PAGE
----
119 F.3d 5
HALLCO MANUFACTURING CO., INC., an Oregon corporation,
HMC SALES, INC., a North Carolina corporation, Defendant-Appellee,
Manfred Quaeck; Jane Doe Quaeck; Roach Incorporated;
Western Services, Inc.; Robert M. Snellman;
Olof A. Hallstrom; Steven A. Hallstrom; Daniel C.
Hallstrom, Oregon residents,
United States Court of Appeals, Ninth Circuit.
Argued and Submitted July 9, 1997
July 22, 1997.
NOTICE: Ninth Circuit Rule 36-3 provides that dispositions other than opinions or orders designated for publication are not precedential and should not be cited except when relevant under the doctrines of law of the case, res judicata, or collateral estoppel.
Appeal from the United States District Court for the District of Oregon, No. CV-94-00792-OMP; Owen M. Panner, District Judge, Presiding.
Before: GOODWIN, REINHARDT, and RYMER, Circuit Judges.
Hallco Manufacturing Company and its owners, third-party defendants Olof, Steven, and Daniel Hallstrom (collectively, Hallco), appeal from partial summary judgment in favor of Robert Snellman, Manfred Quaeck, Roach, Inc., and Western Services, Inc., on each of Hallco's claims (except for the claim alleging tortious interference with business relations), counterclaims and third-party claims (except counterclaims and third-party claims four and five, on which no motion for summary judgment was made) against Hallco and the Hallstroms. We have jurisdiction, 28 U.S.C. § 1291, and affirm.1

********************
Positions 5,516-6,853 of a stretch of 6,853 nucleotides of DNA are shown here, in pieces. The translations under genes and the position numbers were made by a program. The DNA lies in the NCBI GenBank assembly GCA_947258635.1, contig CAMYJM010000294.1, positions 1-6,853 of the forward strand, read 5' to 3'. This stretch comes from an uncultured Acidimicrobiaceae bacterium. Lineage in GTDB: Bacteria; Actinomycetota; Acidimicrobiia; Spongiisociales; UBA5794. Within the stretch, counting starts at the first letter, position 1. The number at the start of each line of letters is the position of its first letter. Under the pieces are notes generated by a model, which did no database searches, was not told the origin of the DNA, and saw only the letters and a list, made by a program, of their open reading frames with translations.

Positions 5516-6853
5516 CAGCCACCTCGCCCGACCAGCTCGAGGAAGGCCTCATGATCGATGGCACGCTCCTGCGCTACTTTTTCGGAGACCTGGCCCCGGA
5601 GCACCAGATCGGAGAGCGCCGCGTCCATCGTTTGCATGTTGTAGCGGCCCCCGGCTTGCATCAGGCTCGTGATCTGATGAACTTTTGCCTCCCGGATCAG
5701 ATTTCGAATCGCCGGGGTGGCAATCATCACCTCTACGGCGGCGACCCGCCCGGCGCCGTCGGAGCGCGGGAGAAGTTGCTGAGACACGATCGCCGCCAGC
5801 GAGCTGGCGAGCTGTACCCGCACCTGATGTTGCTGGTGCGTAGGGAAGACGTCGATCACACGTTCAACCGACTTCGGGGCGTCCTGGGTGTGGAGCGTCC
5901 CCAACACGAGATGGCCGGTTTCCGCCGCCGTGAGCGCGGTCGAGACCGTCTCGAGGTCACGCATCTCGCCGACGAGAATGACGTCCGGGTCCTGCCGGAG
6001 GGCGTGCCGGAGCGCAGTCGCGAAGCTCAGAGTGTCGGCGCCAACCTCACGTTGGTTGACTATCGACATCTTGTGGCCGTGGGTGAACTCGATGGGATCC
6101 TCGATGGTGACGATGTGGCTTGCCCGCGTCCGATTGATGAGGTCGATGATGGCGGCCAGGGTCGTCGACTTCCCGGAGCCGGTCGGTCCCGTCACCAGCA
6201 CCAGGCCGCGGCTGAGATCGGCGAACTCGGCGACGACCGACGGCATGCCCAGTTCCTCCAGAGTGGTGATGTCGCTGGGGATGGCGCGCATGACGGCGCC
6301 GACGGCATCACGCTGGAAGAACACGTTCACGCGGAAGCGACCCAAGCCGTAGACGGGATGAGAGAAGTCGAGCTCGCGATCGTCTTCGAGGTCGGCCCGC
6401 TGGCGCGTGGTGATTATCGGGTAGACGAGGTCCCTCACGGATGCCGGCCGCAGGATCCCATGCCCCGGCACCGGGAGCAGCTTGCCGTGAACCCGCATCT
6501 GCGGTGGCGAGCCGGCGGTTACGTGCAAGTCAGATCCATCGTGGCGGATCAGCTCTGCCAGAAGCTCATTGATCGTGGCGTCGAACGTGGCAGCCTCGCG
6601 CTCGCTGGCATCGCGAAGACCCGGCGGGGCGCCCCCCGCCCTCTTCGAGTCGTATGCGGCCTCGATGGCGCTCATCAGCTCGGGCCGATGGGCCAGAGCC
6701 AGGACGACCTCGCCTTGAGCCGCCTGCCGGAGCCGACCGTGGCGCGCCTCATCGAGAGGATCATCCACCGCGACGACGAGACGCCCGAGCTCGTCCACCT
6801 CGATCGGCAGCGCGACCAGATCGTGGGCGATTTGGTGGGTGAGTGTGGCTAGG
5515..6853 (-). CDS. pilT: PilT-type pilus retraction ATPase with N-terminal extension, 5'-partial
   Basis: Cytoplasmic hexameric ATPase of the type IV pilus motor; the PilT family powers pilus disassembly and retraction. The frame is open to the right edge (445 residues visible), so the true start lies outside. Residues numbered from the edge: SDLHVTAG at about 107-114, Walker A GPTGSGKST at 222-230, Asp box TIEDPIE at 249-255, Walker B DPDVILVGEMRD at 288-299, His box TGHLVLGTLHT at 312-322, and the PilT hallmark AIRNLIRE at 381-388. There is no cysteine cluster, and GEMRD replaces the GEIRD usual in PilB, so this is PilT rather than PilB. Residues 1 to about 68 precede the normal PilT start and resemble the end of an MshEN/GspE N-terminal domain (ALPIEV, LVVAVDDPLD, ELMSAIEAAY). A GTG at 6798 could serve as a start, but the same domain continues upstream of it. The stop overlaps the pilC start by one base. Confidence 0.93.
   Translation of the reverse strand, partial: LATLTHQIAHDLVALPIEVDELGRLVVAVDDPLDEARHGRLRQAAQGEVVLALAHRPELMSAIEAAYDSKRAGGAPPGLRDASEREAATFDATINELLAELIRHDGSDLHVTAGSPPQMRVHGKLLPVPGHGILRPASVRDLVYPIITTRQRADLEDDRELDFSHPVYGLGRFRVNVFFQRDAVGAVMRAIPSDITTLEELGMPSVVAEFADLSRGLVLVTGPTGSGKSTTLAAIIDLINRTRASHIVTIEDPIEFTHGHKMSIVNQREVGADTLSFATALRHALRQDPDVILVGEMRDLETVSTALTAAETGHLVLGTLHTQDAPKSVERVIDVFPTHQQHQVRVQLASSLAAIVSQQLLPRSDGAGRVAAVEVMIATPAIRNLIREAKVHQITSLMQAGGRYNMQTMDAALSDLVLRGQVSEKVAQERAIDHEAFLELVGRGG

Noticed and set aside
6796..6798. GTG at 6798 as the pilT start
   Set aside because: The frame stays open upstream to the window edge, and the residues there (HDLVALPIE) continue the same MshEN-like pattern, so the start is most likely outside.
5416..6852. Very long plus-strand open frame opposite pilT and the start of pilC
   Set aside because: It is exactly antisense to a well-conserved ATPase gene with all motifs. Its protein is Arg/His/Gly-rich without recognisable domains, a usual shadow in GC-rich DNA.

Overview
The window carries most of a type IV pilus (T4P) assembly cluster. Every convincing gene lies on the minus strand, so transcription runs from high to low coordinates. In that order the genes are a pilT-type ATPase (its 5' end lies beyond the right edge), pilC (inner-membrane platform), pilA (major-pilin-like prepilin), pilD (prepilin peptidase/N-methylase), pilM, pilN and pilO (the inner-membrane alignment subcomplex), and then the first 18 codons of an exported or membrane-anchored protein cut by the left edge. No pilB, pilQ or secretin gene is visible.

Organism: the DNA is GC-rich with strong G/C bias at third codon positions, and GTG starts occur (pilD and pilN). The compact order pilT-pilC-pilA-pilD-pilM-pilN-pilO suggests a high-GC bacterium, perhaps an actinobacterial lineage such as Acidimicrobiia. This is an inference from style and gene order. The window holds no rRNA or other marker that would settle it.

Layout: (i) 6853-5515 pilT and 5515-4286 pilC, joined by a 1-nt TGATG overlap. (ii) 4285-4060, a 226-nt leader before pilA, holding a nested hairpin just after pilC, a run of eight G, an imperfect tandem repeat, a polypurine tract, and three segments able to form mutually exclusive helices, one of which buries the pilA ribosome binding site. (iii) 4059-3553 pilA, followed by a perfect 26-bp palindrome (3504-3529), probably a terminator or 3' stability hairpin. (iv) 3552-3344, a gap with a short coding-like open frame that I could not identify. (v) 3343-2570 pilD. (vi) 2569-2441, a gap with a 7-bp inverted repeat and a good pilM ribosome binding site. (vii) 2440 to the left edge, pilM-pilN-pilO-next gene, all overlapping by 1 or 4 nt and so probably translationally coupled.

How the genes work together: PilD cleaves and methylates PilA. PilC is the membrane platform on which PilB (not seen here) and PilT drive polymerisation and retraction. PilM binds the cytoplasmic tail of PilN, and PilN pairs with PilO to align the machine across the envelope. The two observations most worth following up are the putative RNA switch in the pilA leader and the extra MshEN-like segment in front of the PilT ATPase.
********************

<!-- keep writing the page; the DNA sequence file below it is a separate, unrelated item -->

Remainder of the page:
* Hallco contends that the release was fraudulently induced because Snellman failed to disclose his affiliations with Quaeck, Roach, HMC, and Western Services. However, the release fully releases all claims, including those unknown and undisclosed, and thus precludes Hallco's claim of fraud in the inducement. See Lindgren v. Berg, 307 Or. 659, 663-64, 772 P.2d 1336, 1338-39 (1989). To have this effect, the release does not have to state in terms that it releases claims for "fraud in the inducement of the release"; the language of Hallco's release is sufficiently broad to cover it. In any event, there is no evidence of fraud in the inducement of the release that is different from the preexisting fraud that Hallco also alleges. Nor does it advance the ballgame to wrap the same argument in different clothes, as Hallco does by asserting that Snellman breached a fiduciary duty to make full disclosure. However cast, these claims are all released.